LINCOLN CITY, Ore. You never know what will wash up on the beach in Oregon. And Lincoln City is prized for its natural and handmade wonders just waiting to be found.
It's wet and windy on the Oregon coast, but you'll still find beach goers up and down the surf in Lincoln City. But it's after the storm when buried treasures are unearthed by the waves.
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"So as long as the ocean is pulling sand out and not pushing sand in, it's exposing bars of gravel that're there all the time, they're just hiding under the sand," Rock Your World store owner Laura Joki said.
That's precisely why geology buffs venture to Lincoln City to stroll the beach with a sharp eye.
"Lincoln County is a mecca for not only finding agates, jaspers, petrified wood, but also fossils out of the Astoria Formation," Joki said.
After a short, but wet hike, even a novice rock hunter can find a few colorful stones.
"These are some country rocks, what we call leaverite, meaning leave 'er right there," Joki said.
It's not just agates that rock hounds should be on the lookout for. Lincoln City also hides a number of glass floats, colorful pieces of blown glass along the beach.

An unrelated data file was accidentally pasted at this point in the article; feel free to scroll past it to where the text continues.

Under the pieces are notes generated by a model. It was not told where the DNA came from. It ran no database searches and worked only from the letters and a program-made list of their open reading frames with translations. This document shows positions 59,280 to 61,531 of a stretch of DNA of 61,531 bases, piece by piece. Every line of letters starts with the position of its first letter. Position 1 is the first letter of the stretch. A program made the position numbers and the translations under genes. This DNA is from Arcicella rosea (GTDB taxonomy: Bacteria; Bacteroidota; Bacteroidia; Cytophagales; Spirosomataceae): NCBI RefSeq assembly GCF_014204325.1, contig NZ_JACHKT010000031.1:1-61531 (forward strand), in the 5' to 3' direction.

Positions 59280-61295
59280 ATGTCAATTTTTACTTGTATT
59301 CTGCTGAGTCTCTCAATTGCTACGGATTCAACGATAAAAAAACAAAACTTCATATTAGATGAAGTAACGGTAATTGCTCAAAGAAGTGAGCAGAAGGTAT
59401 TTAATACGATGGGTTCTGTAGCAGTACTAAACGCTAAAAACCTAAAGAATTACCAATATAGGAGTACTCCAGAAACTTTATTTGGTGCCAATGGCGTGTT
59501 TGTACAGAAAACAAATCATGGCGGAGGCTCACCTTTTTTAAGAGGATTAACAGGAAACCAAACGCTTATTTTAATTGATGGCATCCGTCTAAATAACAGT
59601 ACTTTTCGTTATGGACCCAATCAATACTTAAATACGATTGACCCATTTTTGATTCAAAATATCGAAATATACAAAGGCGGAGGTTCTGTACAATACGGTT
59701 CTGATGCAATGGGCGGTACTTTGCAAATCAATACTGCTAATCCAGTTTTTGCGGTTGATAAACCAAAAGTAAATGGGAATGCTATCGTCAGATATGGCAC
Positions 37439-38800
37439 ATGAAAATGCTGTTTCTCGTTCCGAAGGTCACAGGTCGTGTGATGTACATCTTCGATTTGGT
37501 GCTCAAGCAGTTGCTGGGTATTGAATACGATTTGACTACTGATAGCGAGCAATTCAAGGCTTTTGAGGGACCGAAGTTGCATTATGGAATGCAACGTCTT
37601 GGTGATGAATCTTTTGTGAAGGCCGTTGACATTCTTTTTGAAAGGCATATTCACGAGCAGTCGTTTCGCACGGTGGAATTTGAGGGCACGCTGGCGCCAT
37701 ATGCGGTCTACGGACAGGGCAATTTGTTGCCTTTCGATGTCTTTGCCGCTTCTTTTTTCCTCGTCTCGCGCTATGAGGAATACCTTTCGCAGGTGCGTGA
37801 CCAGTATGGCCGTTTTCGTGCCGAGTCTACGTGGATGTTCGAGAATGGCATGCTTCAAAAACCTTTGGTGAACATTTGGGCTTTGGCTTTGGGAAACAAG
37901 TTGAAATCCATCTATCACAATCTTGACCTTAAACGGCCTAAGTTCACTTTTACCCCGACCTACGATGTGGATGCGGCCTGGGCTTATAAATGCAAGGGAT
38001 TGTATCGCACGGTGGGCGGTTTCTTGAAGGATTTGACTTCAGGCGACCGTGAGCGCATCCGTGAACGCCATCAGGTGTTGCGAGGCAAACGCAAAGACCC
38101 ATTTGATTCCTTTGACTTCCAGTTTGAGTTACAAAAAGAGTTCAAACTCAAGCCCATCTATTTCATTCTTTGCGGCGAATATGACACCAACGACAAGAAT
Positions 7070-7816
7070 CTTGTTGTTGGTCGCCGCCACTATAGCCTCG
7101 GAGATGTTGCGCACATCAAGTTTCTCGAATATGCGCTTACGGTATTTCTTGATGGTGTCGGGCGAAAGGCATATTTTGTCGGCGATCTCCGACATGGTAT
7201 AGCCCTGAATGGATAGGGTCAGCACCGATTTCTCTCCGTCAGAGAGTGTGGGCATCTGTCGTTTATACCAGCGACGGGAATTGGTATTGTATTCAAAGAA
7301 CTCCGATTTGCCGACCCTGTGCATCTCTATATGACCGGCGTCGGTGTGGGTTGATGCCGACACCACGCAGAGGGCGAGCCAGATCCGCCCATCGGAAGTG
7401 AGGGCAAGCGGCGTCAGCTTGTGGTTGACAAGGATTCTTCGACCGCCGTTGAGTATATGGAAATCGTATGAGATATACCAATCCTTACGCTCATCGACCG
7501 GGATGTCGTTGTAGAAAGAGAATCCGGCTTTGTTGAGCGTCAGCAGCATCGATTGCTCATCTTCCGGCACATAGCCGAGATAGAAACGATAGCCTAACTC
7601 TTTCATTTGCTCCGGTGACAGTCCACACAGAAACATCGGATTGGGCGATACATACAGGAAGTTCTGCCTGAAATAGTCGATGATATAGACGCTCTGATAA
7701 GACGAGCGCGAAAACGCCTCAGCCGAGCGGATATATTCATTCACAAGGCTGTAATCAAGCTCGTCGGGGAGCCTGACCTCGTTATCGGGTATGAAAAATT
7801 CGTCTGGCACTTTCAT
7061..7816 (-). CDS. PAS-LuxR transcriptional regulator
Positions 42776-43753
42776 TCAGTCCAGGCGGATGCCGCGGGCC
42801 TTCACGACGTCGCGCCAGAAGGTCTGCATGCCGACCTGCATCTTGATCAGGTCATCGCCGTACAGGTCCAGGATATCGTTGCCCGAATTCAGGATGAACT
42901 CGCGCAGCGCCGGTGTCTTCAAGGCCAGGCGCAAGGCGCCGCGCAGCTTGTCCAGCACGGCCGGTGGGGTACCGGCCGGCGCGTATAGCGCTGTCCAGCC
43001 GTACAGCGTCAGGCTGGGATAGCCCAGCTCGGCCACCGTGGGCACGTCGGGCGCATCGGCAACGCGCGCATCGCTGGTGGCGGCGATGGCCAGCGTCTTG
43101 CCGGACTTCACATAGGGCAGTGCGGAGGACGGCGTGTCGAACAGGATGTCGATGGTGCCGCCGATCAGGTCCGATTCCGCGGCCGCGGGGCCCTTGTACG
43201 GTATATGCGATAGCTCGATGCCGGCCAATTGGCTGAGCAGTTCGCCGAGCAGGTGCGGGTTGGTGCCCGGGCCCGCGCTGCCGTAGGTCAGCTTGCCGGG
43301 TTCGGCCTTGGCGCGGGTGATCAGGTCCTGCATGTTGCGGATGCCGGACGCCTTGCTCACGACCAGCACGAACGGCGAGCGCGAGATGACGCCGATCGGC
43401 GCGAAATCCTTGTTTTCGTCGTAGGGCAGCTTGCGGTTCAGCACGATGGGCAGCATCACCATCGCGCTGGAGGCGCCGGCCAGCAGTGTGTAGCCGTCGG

"They can be anywhere on the seven and a half miles of beach we have in Lincoln City. And a good place to start is usually the public beach access," Scott Humpert said. Humpert is the public relations coordinator for the Lincoln City visitor and convention bureau.
Humpert admits, the floats are not technically buried, just cleverly hidden in spots along the sand.
"We see a lot of activity on Facebook from people displaying their finds and people being a little bit jealous. They'll comment, 'Oh, I wish I would've got that color scheme,' or 'Oh! I was just at that spot and I missed it!'" Humpert said.
The city is sweetening the deal, hiding 2,014 floats or one for every year. And if you venture to this popular seaside spot, you may just find one all in a day's drive.
Lincoln City's Finders Keepers program continues through May 26. Every hidden float has a number on the bottom. If you find one, you can bring it to the visitors center for a certificate of authenticity as well as a biography of the artist who made the float.